Welcome to the California Trade Report, Beacon Economics’ monthly analysis of California’s international trade activity. This report analyzes data released by the U.S. Census Bureau’s Foreign Trade Division and pinpoints important trends in the state’s import/export industry, identifying potential effects on the state’s economy. The report is only a sampling of the kind of economic research and data analysis available from Beacon Economics.
CALIFORNIA EXPORTS DECLINE IN LATEST NUMBERS BUT DO BETTER THAN THE NATION AS A WHOLE
Although the nominal value of California’s merchandise export trade in July fell from one year earlier, the decline was not as great as that sustained by the nation as a whole, according to Beacon Economics’ analysis of U.S. trade statistics released this morning by the Foreign Trade Division of the U.S. Census Bureau.
The year’s seventh month saw California businesses export goods with a nominal value of $14.035 billion. That was down 8.2% from the $15.286 billion the state exported in the same month one year earlier. By comparison, overall U.S. exports were off by 9.1% from one year earlier.
Shipments abroad of manufactured goods from California slipped 8.8% to $9.021 billion from $9.895 billion in the previous July. Exports of agricultural products and raw materials dropped by 4.6% to $1.650 billion from $1.729 billion. Re-exports declined by 8.1% to $3.364 billion from $3.662 billion.
“We are seeing the impact of lower prices on a wide array of California’s exports,” said Jock O’Connell, Beacon Economics International Trade Advisor. “Almonds, for example, are the state’s most valuable agricultural export, and almond export tonnage is up about 10% over last year. But the prices growers are getting for their crops are about the lowest in a decade. Similarly, Tesla ships electric vehicles from a factory in Northern California, but stiff competition for global markets from Chinese electric vehicle manufacturers like BYD has been driving car prices down.”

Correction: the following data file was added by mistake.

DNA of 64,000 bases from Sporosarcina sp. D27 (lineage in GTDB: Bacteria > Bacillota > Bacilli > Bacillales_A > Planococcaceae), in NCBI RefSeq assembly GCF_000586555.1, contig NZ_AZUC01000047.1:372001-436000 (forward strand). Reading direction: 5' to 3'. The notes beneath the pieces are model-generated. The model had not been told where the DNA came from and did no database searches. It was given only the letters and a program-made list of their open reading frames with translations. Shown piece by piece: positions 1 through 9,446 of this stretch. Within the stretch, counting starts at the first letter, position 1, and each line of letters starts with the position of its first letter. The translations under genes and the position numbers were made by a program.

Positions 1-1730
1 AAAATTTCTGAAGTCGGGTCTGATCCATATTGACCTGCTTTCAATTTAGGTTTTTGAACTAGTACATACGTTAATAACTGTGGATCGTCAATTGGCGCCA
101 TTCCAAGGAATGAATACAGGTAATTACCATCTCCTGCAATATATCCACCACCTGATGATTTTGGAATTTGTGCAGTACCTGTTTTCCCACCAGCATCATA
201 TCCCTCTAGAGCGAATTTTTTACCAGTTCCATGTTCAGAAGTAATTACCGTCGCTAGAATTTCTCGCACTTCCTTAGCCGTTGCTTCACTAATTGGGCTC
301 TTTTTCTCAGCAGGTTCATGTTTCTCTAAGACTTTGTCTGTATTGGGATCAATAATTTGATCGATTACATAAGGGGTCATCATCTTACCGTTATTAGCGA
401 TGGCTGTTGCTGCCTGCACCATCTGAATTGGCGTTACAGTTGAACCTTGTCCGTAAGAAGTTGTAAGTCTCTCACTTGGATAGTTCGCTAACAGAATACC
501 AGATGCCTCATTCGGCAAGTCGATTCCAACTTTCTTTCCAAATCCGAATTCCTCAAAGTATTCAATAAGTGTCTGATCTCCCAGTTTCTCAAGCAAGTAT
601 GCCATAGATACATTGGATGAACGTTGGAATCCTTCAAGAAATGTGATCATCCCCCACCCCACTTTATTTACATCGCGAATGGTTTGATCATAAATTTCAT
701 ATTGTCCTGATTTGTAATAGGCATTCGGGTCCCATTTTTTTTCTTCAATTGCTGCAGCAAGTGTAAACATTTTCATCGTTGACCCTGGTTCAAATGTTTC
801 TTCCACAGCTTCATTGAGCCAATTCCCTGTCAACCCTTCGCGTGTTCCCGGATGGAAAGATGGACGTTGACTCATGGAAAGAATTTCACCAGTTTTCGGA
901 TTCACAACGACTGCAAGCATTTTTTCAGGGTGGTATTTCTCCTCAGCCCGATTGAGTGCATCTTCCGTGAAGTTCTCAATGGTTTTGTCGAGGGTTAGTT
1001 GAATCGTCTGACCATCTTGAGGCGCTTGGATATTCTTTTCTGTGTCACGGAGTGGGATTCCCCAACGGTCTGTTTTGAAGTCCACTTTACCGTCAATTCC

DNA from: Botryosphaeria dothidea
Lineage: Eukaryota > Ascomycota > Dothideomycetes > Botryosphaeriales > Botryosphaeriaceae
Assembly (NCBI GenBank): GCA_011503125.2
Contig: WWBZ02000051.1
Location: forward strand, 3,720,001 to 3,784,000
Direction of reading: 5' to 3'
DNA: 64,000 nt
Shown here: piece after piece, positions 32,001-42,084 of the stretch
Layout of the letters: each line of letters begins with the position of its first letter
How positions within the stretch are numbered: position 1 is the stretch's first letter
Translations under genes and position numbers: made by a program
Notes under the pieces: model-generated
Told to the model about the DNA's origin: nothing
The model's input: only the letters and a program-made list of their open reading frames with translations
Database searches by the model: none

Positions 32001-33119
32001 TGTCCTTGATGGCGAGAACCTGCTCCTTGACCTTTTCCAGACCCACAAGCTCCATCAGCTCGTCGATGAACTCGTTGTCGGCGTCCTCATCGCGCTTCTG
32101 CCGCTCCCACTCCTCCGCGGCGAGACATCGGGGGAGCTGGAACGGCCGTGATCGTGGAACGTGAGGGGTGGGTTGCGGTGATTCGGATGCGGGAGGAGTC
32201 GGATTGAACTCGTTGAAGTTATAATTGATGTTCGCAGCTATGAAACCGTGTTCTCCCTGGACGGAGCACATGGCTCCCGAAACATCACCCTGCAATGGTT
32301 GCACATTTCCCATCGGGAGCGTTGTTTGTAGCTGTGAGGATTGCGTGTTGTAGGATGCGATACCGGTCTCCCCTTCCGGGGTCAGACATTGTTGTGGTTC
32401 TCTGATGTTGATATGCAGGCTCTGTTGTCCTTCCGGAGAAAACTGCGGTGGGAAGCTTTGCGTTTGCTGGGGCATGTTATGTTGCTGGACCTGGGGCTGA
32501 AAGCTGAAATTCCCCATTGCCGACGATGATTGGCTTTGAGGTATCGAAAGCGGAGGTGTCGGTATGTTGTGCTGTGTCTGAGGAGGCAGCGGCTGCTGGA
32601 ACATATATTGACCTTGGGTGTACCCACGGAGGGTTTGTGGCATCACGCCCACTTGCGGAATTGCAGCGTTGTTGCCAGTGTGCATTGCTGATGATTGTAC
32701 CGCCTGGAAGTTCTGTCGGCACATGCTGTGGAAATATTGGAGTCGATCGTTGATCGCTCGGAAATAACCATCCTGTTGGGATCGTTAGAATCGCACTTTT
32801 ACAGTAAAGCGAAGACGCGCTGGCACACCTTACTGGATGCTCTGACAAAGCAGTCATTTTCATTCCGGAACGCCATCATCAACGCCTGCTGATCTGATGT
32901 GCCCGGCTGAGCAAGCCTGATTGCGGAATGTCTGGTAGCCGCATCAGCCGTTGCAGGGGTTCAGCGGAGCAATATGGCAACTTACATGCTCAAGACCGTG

“Prices of both imports and exports have been down over the last year,” said Christopher Thornberg, Founding Partner of Beacon Economics. “What we’re seeing is not a traditional negative in terms of trade shock, but rather the impact of global shipping markets finally catching up with the post-Covid demand surge.”
The real question for shippers thinking ahead, according to Thornberg, has to do with the impact of drought problems in Panama on global shipping patterns, not to mention the halting of grain shipments from Ukraine. “Global prices for shipped goods may well start to climb again,” said Thornberg.
California accounted for 8.8% of the $159.623 billion in U.S. merchandise exports in July, up slightly from its 8.7% share in July of last year. In pre-pandemic July 2019, California accounted for 10.2% of the nation’s merchandise exports.
Note: The U.S. Commerce Department has been publishing state-of-destination import statistics since 2008. Beacon Economics has long felt that state import data provide a highly misleading indication of the state in which imported goods were ultimately consumed. As a major gateway for the nation’s foreign trade, California has consistently been credited with an out-sized share of U.S. merchandise imports. However, we now believe that the process by which state-of-destination import statistics are compiled has become stable enough to be used to measure relative increases or decreases in the value of imported goods consumed or otherwise used by residents or businesses located in California. We strongly emphasize that we are solely interested in identifying trends. We continue to believe it is not useful to use state export and import statistics to calculate a state trade balance.
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